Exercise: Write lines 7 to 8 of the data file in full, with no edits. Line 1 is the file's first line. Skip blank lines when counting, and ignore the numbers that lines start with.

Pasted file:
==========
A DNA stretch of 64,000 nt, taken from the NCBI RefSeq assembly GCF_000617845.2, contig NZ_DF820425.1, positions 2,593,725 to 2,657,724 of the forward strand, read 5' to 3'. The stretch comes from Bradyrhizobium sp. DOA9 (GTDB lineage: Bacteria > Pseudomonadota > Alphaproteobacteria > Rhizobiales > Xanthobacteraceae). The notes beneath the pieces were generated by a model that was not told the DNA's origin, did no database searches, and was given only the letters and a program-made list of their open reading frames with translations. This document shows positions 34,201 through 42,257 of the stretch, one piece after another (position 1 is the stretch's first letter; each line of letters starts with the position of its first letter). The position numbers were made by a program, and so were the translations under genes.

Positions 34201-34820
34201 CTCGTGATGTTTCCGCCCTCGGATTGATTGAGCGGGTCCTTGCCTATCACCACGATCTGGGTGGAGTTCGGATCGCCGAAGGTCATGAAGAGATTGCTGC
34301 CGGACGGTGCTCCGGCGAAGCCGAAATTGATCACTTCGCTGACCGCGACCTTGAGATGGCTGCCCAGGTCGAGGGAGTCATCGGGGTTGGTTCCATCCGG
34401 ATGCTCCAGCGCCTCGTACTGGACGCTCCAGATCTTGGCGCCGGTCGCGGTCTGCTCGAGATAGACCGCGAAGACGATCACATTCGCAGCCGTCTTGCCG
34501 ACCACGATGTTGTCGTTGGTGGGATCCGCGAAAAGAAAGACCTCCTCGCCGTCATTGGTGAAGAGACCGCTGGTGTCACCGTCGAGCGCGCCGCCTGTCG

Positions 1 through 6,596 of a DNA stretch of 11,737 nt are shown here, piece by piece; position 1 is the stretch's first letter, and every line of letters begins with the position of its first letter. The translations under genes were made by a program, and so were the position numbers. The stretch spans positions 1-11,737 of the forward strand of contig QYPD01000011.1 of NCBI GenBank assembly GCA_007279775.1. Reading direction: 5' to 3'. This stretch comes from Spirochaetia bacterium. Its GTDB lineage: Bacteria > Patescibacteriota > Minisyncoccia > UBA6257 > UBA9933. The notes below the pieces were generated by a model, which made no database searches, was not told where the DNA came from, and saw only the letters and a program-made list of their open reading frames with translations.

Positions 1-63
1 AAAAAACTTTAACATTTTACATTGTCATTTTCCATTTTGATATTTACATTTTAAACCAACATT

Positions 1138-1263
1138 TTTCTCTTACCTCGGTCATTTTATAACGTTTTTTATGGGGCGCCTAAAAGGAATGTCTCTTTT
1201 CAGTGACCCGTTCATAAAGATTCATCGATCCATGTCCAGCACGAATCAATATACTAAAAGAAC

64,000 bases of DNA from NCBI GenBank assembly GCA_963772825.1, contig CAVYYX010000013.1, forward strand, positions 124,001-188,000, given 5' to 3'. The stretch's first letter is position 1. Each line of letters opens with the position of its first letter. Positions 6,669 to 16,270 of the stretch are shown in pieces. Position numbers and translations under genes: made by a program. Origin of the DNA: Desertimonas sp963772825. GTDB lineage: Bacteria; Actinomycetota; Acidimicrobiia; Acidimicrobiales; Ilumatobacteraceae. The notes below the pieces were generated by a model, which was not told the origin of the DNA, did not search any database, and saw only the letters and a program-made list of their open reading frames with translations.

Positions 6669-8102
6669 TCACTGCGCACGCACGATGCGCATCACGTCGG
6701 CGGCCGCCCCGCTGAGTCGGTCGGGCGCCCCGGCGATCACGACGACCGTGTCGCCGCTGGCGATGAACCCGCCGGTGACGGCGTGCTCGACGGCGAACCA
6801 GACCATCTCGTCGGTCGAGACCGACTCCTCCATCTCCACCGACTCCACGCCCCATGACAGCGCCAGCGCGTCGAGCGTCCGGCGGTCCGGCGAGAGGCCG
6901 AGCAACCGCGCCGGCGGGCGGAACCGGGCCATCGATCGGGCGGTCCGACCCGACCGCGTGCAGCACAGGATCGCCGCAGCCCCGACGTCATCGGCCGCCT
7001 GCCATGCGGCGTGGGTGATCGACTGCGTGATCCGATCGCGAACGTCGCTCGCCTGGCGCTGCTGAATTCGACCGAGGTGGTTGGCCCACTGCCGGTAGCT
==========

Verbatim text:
Positions 1 through 6,596 of a DNA stretch of 11,737 nt are shown here, piece by piece; position 1 is the stretch's first letter, and every line of letters begins with the position of its first letter. The translations under genes were made by a program, and so were the position numbers. The stretch spans positions 1-11,737 of the forward strand of contig QYPD01000011.1 of NCBI GenBank assembly GCA_007279775.1. Reading direction: 5' to 3'. This stretch comes from Spirochaetia bacterium. Its GTDB lineage: Bacteria > Patescibacteriota > Minisyncoccia > UBA6257 > UBA9933. The notes below the pieces were generated by a model, which made no database searches, was not told where the DNA came from, and saw only the letters and a program-made list of their open reading frames with translations.

Positions 1-63